Since Nvidia is Remedy's partner for Alan Wake 2 launch, bundling it with high-end RTX 40-series graphics cards, it does not come as a surprise that the game will support ray tracing, path tracing, and DLSS 3.5 Ray Reconstruction, but it also means it will push GPUs to the edge.
Minimum system requirements, which means playing the game at low preset and 1080p resolution at 30 FPS, will require a Geforce RTX 2060 or Radeon RX 6600 graphics card with at least 6GB of VRAM, Intel Core i5-7600K or AMD equivalent CPU, 16GB of RAM, and an SSD. It will also require you to enable DLSS or FSR2 set at quality setting, which is something that did not go well with the gaming community. Of course, this also means you won't be getting any of those ray tracing effects.
At ultra settings without ray tracing, which means running the game at high preset, at 2160p resolution and 60 FPS, you'll need a Geforce RTX 4070 or Radeon RX 7800 XT graphics card, Ryzen 7 3700X or Intel equivalent CPU and 16GB of RAM. Once again, you'll need to enable DLSS or FSR2 at performance mode.
If you want to run the game with those ray tracing effects, at medium settings and ray tracing set at low, you'll need RTX 3070 or RX 6800 XT, Ryzen 7 3700X, and 16GB of RAM. This will give you 30 FPS at 1080p resolution and DLSS/FSR2 enabled at quality settings.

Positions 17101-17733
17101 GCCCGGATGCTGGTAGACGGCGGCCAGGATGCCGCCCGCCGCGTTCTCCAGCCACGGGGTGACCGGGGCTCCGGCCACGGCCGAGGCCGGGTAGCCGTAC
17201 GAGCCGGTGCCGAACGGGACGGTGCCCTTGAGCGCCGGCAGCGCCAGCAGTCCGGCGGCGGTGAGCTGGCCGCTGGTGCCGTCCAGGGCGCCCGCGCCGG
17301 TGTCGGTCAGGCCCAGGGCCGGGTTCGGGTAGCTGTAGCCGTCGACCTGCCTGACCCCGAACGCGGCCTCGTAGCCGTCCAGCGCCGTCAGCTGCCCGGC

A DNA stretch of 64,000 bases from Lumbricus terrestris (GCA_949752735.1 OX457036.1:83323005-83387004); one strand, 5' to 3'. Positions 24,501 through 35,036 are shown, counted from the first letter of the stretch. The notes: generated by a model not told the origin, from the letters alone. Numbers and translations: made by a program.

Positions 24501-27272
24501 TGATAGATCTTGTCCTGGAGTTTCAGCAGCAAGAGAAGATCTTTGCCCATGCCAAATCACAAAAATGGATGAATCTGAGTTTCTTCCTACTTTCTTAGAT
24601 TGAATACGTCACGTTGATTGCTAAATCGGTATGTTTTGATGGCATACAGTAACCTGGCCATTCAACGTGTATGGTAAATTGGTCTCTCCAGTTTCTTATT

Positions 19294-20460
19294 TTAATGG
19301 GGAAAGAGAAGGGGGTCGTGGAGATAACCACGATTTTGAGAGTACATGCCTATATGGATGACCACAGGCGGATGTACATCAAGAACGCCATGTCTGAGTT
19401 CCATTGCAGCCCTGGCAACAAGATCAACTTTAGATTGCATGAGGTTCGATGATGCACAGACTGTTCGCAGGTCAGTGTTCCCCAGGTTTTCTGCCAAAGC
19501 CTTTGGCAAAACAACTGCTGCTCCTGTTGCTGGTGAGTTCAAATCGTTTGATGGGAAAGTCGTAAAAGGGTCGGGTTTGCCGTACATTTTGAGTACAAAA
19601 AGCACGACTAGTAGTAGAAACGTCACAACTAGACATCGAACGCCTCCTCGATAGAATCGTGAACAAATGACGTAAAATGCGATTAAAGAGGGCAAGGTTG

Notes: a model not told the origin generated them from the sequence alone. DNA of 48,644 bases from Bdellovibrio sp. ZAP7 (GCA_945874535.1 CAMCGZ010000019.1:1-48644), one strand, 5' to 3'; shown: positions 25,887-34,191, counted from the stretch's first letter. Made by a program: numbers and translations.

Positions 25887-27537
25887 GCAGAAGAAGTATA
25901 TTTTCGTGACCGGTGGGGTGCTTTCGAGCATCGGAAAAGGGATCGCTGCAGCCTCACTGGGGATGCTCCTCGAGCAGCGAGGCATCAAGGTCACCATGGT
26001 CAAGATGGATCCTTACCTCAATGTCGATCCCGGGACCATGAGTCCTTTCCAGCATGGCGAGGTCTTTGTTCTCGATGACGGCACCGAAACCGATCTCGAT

While it might seem that running the game at with all the bells and whistles might not be possible, Remedy says you'll need Geforce RTX 4080, Ryzen 7 3700X CPU, and 16GB of RAM. This will get you high graphics preset with ray tracing set at high and path tracing on, at 2160p resolution at 60 fps. You'll need to enable DLSS in performance mode. Of course, Nvidia Geforce RTX 4090 will get you fluid gaming.
To make things worse, it appears that Alan Wake 2 will be the first game to require Mesh Shaders, a part of Microsoft's DirectX 12 Ultimate feature set. This means anything below the AMD RX 6000 series or Nvidia RTX 20 series won't run the game.
Alan Wake 2 will launch on October 27th.